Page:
A year ago today the Curiosity rover’s wheels touched Martian soil after a daring descent via a rocket-powered sky crane. Even if you’ve already seen the video of the landing, watch it again. I can’t get over how much it looks like a scene from a sci-fi movie … but isn’t. And that’s the wonder of it.
Gale Crater, a 96-mile-wide (155 km) impact crater, was chosen as the landing site because it’s filled with layered sediments deposited by wind and water over the eons. Some of layers contain hardened clays from days when water flowed freely on the Red Planet. Nowadays the air’s so thin that if you filled a dog bowl with liquid water there it would immediately boil away to nothing.
Mission control put the robotic geologist to work right away taking pictures, scooping soil samples, and laser-zapping and drilling rocks. In September, Curiosity discovered ample evidence for water when it wheeled across a hardened river bed packed with pebbles tumbled by a stream billions of years ago. Later in March the robot spied white mineral veins deposited by water lining a rock face in on the rocky flats of Yellowknife Bay.
Like Goldilock’s porridge, the water was neither too salty nor too acidic but fresh enough to dip your cup in for a drink, according to Curiosity chief scientist John Grotzinger.
Curiosity sniffed out traces of other important life-energizing elements like carbon, sulfur, phosphorus, hydrogen, oxygen and nitrogen. It appears that the conditions found on the early Earth that led to the formation of life were also present on Mars at one time. Since life appears to be the greatest achievement ever realized by the hapless dust between the stars, nothing would please me more than to learn it’s inevitable when the conditions are right. But Curiosity wasn’t built to find microbes, the most likely life form on Mars if it ever came to be.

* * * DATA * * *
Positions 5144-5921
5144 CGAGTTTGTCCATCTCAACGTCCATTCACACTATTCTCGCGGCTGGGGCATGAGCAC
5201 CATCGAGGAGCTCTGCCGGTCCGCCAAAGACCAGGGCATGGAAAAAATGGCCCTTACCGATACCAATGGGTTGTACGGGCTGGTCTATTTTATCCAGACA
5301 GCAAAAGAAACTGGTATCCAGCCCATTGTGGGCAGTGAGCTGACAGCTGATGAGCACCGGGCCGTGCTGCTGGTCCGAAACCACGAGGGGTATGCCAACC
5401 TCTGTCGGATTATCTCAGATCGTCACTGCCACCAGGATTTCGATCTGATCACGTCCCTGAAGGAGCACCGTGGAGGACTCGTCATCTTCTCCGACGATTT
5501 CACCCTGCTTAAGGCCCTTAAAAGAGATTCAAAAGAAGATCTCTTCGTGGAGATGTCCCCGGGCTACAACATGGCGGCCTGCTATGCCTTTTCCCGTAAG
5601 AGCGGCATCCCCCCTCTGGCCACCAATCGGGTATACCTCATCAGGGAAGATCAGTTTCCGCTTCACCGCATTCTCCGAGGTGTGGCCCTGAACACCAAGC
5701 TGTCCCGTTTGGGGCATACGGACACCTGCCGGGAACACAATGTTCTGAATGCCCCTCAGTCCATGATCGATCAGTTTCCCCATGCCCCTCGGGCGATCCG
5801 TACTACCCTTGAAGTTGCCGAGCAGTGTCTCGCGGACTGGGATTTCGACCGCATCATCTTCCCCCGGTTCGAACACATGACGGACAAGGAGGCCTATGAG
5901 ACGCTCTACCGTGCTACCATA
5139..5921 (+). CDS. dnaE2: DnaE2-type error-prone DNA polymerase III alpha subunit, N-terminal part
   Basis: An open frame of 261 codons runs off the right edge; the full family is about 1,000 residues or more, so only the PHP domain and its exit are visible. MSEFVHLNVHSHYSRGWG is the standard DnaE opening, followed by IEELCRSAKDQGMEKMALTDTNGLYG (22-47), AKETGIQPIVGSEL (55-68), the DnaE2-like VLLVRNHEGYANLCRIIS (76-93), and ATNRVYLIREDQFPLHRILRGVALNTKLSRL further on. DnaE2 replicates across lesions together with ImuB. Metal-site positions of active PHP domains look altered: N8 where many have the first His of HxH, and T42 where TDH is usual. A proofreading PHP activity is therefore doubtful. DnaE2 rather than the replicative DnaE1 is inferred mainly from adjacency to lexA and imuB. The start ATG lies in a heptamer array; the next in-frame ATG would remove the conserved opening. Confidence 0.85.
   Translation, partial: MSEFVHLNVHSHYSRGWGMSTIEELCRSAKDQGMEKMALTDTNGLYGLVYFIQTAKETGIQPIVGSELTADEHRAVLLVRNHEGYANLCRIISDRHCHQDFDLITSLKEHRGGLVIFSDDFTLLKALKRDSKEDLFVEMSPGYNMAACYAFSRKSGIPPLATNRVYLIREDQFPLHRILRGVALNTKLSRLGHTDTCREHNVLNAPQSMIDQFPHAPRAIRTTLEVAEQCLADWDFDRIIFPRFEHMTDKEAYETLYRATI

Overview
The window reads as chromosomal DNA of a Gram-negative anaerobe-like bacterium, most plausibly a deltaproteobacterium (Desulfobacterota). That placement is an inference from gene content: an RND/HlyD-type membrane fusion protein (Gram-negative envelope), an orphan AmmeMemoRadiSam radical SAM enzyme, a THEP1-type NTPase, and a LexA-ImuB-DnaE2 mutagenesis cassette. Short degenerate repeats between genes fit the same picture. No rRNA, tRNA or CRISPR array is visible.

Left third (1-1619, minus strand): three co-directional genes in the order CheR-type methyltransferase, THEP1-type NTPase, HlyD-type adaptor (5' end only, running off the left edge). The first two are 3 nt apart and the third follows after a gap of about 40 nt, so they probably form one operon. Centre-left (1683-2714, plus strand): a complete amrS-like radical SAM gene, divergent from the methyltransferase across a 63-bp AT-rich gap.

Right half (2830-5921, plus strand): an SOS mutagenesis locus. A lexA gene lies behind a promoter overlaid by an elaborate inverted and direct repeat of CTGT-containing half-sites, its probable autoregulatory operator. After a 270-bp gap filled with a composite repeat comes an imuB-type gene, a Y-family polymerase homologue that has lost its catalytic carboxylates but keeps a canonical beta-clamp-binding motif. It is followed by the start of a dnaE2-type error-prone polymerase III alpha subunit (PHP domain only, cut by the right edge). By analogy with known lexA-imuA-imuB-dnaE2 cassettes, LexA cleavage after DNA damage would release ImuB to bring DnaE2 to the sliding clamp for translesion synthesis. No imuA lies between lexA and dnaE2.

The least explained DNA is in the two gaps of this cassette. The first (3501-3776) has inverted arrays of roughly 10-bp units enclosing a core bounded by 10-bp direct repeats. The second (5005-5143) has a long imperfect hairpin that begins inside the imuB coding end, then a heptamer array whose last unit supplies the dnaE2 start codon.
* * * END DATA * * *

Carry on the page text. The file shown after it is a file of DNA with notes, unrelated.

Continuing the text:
The mission’s main goal of determining whether Mars could have offered a friendly habitat for life in the past has been achieved. New horizons beckon. Curiosity is ambling toward the slopes of Mount Sharp five miles (8 km) away. Nine months to a year from now it will reach the mountain’s lower layers of sedimentary rock where Mars’ orbiters have found the signature of clay minerals. Clay form from water-eroded rock.
Curiosity will first investigate the clay-rich layers near the mountain’s base and then climb to a unique divide some 2,625 feet (800 m) up-slope where clay gives way less water-altered rock. Lower layers reflect earlier times; the higher up the robot climbs, the closer it will approach present-day Mars. Perhaps we’ll discover more clues on what caused the planet’s climate to radically change from wet to dry.
I shoot plenty of photos every day in my job as a newspaper photographer, but Curiosity has me beat by a mile, sending back more than 72,393 images as of August 6. Check out a selection HERE or drop by the raw image archive and have your fill. Oh, and enjoy another panorama shot - this one you can really dig into.
Apart from all the geology and photos, the rover also learned that astronauts on a year-plus round trip mission to Mars would exceed radiation exposure limits. Radiation danger comes from two main sources: galactic cosmic rays, particles accelerated to high speed by supernova explosions and other high-energy events outside the solar system, and speedy electrons and protons shot out by the sun during solar flares and coronal mass ejections. NASA’s considering ways to speed up the trip and devise more effective shielding.
Weather-wise, the rover has measured wind flows within Gale Crater, photographed clouds and experienced a wide range of temperatures. It hit 43 F (6 C) on the toastiest day and bottomed out at -132 F (-91 C). Click HERE for daily Mars weather details. By the way, the average high and low temperatures at Curiosity’s location have been 12 F (-11 C) and -106 F (-77 C).